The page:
Charles Albert The Old Roman” Comiskey was a larger-than-life figurea man who had precision in his speech and who could work a room with handshakes and smiles. While he has been vilified in film as a rotund cheapskate and the driving force, albeit unknowingly, behind the actions of the 1919 White Sox, who threw the World Series (nicknamed the Black Sox” scandal), that statement is far from the truth.
In his five decades involved in baseball, Comiskey loved the sport through and through. It was his passion, his life blood, and once he was able to combine his love for the game with his managerial skills, it was the complete package for him. There was no other alternative. He brought the White Sox to Chicago in 1900 and was a major influential force in running the American League from its inception.From changing the way the first base position was played, to spreading the concept of small ball” as a manager, to incorporating the community in his team’s persona while he was an owner, Comiskey’s style and knowledge improved the overall standard for how baseball should be played.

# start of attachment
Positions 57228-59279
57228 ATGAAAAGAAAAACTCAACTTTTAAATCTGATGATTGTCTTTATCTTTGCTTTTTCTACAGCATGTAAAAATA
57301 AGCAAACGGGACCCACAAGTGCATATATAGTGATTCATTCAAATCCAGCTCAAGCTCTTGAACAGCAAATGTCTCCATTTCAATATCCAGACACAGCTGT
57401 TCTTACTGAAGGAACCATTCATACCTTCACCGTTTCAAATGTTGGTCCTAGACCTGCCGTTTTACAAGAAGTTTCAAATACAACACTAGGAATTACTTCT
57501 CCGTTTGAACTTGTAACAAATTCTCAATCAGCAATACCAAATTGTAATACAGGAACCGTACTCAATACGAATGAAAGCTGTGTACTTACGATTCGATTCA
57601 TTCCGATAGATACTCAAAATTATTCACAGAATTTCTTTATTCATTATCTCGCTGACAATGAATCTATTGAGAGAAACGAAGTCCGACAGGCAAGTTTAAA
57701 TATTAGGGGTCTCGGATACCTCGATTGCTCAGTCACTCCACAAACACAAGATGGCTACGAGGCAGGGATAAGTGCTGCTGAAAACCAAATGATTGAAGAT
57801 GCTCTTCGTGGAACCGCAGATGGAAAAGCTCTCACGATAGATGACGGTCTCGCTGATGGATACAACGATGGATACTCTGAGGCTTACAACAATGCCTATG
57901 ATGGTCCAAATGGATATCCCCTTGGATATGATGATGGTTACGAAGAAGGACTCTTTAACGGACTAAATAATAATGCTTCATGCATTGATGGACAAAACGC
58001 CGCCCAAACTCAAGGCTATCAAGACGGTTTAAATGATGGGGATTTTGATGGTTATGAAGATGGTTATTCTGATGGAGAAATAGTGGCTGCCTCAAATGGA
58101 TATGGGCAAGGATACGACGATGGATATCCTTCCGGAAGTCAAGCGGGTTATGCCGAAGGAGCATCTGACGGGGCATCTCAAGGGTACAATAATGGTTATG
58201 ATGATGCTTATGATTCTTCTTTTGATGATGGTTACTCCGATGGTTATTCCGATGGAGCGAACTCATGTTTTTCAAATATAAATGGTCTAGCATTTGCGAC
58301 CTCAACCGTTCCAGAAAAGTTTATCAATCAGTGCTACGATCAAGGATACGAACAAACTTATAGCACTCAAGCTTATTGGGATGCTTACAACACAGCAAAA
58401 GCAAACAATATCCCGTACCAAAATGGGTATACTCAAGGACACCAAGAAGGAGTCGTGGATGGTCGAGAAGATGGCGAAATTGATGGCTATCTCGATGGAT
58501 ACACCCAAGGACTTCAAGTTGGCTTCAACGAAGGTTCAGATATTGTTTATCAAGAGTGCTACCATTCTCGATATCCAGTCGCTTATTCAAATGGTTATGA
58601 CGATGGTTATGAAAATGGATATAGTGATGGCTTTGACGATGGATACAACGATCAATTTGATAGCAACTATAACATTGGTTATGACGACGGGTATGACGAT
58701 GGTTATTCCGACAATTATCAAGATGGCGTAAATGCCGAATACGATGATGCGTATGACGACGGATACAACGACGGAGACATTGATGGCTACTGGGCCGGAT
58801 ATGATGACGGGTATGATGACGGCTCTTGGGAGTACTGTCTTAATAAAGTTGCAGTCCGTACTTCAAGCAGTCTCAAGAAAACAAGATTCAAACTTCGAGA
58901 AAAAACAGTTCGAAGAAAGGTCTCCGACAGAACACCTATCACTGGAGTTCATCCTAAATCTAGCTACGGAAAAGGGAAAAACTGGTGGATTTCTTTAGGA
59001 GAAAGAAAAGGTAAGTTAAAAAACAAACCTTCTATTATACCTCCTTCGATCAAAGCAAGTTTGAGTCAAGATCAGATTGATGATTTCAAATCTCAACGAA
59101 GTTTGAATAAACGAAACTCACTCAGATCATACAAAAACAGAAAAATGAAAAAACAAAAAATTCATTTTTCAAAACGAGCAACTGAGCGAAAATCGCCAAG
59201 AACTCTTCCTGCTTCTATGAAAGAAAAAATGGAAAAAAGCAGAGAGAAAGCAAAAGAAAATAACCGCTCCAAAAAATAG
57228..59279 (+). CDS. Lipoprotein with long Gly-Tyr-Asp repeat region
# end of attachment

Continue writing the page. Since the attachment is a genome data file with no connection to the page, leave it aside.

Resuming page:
Through rigorous research from the National Archives, newspapers, and various other publications, Tim Hornbaker not only tells the full story of Comiskey’s incredible life and the sport at the time, but also debunks the Black Sox” controversy, showing that Comiskey was not the reason that the Sox threw the 1919 World Series.
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About the Author
Bob Hoie is a baseball historian and member of SABR (Society for American Baseball Research). He has appeared in two documentaries on the Black Sox produced by ESPN (2001, 2005), and another by the MLB Network (2010). His article 1919 Baseball Salaries and the Mythically Underpaid Chicago White Sox” was a finalist for the 2013 SABR Analytics Research Award, and and was the third person to ever win SABR’s Bob Davids Award for meritorious service (1987). Hoie resides in San Marino, California.
Most Helpful Customer Reviews